The Fire Prevention Bureau is the inspection, education, and enforcement division of the fire department. The Bureau focuses on providing life safety services through code enforcement and inspections during the new business development process, general fire inspections, operating and special use permitting and complaint investigation.
A relatively recent concept in the fire service is to look at fire prevention through a different lense - Community Risk Reduction. Community Risk Reduction focuses traditional fire prevention measures on hazards specific to the community we serve. An effective Community Risk Reduction Program utilizes a wide variety of tools to form a strategic and integrated program focused on reducing the occurrence and impact of local risks. The “5 E's” is one of the strategies used to combat local fire and preventable injury issues.
EDUCATION is the first piece of the CRR Puzzle - Fire prevention and safety education programs are critical to reduce deaths and injuries resulting from emergencies. Communities, working in conjunction with national and local organizations, the fire department, and their citizens, must bring together stakeholders and resources to prepare for emergencies.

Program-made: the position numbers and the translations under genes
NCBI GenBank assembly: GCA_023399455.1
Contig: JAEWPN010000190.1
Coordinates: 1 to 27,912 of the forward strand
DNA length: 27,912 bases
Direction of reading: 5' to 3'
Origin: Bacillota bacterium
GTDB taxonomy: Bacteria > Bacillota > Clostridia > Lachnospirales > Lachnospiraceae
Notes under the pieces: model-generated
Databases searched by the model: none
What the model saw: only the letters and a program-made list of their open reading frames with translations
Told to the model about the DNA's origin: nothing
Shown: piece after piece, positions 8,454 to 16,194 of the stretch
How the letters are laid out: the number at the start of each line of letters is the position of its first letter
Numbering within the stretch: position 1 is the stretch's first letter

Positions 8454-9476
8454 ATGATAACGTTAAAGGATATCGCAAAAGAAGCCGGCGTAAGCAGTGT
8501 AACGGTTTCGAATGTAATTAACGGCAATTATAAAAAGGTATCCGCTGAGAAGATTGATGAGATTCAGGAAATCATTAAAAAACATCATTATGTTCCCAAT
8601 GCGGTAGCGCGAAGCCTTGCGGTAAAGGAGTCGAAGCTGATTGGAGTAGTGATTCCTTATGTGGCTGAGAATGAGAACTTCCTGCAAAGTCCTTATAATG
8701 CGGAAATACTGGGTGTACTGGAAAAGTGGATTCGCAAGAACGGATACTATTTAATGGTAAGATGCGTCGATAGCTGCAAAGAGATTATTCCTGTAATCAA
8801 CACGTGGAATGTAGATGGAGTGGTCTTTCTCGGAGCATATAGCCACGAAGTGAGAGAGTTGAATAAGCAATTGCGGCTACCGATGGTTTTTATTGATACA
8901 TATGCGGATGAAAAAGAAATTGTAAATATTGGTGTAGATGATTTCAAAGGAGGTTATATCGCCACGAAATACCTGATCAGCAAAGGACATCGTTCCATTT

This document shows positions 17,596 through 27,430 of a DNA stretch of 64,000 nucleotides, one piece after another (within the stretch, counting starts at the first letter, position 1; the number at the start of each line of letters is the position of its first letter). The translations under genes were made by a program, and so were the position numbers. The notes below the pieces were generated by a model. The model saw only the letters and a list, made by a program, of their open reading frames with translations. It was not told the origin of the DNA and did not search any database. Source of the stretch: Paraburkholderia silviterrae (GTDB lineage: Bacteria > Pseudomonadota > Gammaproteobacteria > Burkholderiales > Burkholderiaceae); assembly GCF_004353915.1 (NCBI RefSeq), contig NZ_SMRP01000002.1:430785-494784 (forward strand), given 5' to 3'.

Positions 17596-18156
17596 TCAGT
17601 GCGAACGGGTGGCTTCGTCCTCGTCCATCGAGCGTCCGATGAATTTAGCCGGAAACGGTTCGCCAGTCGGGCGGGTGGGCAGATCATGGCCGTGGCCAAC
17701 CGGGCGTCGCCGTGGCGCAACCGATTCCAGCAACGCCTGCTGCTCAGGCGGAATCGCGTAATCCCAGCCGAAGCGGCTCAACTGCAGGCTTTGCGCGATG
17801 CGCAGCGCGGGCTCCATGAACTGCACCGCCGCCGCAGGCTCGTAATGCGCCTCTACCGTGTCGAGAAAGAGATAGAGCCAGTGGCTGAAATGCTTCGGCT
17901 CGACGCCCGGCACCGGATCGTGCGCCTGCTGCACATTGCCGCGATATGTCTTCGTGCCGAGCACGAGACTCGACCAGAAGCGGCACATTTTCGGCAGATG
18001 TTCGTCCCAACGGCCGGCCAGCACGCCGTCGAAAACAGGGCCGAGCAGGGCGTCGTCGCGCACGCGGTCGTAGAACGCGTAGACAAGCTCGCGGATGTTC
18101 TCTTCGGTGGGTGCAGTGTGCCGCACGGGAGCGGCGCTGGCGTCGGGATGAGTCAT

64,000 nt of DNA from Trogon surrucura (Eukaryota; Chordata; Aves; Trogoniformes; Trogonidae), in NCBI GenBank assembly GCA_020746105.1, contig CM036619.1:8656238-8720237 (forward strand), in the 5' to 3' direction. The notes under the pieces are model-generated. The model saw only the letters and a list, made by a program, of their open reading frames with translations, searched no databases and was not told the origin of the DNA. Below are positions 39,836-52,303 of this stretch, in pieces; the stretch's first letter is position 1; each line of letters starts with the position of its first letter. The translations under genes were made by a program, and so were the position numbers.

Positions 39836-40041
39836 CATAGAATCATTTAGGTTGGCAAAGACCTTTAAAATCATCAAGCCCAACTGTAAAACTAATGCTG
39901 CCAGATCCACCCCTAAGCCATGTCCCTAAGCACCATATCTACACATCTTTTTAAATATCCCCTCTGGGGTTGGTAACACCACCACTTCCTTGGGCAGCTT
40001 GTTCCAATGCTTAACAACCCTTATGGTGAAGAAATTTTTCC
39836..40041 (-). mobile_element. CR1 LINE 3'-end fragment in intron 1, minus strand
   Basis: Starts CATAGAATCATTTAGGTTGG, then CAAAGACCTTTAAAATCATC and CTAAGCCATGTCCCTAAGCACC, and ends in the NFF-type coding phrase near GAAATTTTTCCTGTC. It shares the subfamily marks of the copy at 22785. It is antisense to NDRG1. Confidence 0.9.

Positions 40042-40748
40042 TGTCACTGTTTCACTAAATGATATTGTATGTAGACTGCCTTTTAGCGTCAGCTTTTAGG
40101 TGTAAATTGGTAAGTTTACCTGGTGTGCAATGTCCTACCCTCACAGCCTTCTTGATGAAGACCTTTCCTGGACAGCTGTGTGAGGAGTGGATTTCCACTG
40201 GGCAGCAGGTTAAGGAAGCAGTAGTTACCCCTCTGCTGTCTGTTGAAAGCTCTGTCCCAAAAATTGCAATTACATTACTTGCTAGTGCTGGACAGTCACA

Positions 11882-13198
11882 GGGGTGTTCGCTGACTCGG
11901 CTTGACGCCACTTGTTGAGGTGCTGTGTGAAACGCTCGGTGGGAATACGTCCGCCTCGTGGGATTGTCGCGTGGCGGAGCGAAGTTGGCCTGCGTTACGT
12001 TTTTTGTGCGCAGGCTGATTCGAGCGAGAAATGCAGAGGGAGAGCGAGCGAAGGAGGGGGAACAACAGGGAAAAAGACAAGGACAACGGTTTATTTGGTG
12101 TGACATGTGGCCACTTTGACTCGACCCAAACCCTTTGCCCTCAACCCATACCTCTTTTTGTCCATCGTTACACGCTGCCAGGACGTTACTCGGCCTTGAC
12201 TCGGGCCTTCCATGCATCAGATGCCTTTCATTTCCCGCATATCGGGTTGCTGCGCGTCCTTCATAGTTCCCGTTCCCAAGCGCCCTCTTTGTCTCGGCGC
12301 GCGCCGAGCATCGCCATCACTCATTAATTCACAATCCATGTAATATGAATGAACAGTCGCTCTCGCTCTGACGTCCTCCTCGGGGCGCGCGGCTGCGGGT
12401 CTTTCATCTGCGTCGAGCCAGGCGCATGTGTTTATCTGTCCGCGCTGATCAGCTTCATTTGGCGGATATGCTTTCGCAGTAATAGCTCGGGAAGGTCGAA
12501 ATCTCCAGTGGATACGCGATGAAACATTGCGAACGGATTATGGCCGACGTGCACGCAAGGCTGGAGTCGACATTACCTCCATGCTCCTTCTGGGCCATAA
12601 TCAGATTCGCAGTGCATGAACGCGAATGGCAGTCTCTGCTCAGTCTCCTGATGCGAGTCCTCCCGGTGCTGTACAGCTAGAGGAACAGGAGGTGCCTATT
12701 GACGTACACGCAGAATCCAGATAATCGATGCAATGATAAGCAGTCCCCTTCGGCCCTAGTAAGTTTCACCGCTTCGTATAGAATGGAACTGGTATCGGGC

ENGINEERING is the second piece of the CRR Puzzle - The best strategy for fire prevention and safety is a layered approach. It is critical to include multiple layers of active and passive fire protection features including fire sprinklers and smoke alarms in both commercial AND residential buildings!
ENFORCEMENT is the third piece of the CRR Puzzle - A significant component of fire prevention is inspection and code enforcement, not only in existing occupied buildings, but in buildings under construction.
EMERGENCY RESPONSE is the fourth piece of the CRR Puzzle - an effective emergency response (fire departments, EMS providers, and law enforcement agencies) requires sufficient personnel, sufficient equipment, adequate response times, and trained responders. Scientific evidence indicates if fire department resources are deployed to match the risk levels, the community becomes less vulnerable to firefighter and civilian injuries and deaths, and property loss.
ECONOMIC INCENTIVE is the fifth piece of the CRR Puzzle - there are multiple ways for communities to provide economic incentives to promote fire safety and prevention. For example, departments often install free smoke alarms through a canvasing program. Another example is local governments offering a one-time reduction in property taxes for retrofitting a home with sprinklers or offering developers economic incentives for installing home fire sprinklers.